Scott Grannis said...

I personally fear the consequences of a triple D government. The best argument I could give anyone for voting for McCain is that we would be better served with a divided government than with a triple D government.

I agree that politics can have a huge influence on the economy. No question. That's why this is all so important.

I haven't talked about it here, but I have spent a lot of time and energy following the political and economic history of Latin America. There is no doubt in my mind that living standards there are low because of excessive government intervention in the economy, among other things (e.g., corruption).

Scott Grannis said...

In regards your second question: I have been arguing in the majority of my posts that the economy is not as bad as most people think. I think that is consistent with a view that the stock market is at or near a bottom. At this point it doesn't matter if we are in a recession or not, because the market has decided that we are.

The depression stuff is political posturing; the Dems need to paint an awful picture of the economy in order for their "change" mantra to make sense.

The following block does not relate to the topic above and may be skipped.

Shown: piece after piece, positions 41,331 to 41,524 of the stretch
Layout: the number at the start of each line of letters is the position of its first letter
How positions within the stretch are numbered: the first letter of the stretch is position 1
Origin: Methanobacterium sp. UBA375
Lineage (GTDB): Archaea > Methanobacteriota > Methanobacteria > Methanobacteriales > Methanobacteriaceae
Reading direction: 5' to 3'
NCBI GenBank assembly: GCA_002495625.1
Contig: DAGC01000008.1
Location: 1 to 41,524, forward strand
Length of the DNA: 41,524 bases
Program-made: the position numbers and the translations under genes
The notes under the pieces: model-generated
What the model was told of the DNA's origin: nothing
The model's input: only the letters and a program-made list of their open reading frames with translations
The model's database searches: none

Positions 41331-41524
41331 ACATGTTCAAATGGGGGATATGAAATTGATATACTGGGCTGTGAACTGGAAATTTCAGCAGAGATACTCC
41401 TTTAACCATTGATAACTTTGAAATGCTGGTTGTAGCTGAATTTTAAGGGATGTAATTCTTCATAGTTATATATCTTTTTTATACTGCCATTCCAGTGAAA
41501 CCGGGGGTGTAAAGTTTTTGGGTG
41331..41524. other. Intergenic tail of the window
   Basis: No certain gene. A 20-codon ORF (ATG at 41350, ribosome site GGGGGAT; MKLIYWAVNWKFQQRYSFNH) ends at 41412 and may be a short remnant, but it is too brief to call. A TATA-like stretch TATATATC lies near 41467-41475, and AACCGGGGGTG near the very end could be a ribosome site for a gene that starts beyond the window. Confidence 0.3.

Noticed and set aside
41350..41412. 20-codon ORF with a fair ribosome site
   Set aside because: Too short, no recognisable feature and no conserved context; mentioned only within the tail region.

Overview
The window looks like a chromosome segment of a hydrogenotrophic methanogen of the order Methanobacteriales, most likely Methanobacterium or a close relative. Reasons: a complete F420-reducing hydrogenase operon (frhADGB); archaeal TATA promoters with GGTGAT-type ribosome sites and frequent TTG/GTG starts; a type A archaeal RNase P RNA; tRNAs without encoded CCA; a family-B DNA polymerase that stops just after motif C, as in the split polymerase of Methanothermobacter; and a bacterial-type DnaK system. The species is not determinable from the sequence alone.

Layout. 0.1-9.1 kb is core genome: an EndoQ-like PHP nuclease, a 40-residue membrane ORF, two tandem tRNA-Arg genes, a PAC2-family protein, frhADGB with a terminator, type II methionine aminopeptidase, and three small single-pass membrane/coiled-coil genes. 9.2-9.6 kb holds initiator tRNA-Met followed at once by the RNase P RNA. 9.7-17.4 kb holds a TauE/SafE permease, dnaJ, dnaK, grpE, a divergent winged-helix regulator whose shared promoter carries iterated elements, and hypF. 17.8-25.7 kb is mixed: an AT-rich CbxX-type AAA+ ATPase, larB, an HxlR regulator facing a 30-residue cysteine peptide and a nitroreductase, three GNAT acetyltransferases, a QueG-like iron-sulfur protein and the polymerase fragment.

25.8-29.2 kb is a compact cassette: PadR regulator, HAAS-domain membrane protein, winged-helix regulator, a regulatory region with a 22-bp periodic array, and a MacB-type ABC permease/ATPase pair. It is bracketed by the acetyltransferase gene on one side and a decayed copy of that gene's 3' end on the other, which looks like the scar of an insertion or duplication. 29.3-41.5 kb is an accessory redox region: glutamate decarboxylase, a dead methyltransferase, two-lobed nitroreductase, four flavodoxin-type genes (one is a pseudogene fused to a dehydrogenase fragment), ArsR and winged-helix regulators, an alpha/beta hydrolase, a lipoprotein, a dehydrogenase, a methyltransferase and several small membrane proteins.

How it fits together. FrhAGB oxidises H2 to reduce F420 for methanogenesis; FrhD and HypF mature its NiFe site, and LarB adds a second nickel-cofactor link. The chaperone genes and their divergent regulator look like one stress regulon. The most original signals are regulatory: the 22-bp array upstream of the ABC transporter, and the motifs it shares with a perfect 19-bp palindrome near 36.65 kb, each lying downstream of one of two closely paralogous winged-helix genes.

As for the Paulson bailout plan, I have been on the fence. I see that things are desperate in certain areas of the bond market, but I worry about moral hazard and the expansion of government that the bailout will entail.

The sad truth is that we have gotten ourselves into a royal mess, and when that happens there is simply no easy way out. That's why it's so important to always distrust big government programs in the beginning (e.g., Freddie and Fannie), because they inevitable lead to more big government programs down the line.

Tory Conservative said...

The worries about a Great Depression being in our future seems to be coming from Paulson and Bernake too, not just partisan Democrats trying to win elections.

But I tend to agree with your analysis: that we are too pessimistic.

Normally you would expect a Treasury secretary to look at "hard data" before getting panicked. But in this case, you see Paulson and Bernake and Steve Forbes and Jack Kemp as well, sounding fearful. Set aside the rhetoric coming from the Democrats.

Why the panic?

Scott Grannis said...

The panic comes from the side of the large financial institutions. Big money is terrified of banking collapses. Trading is almost paralyzed. No one wants to be stuck holding the paper of the next bank to go under. You can see the fear in the TED spread, swap spreads and implied volatility, all of which are at record all-time highs. It's hard to deny the problems are not extremely serious.

So what strikes me is the paradox this presents: a banking system that seems virtually paralyzed with fear, yet an economy that continues to function reasonably well. And the same banking system continues to make lots of loans.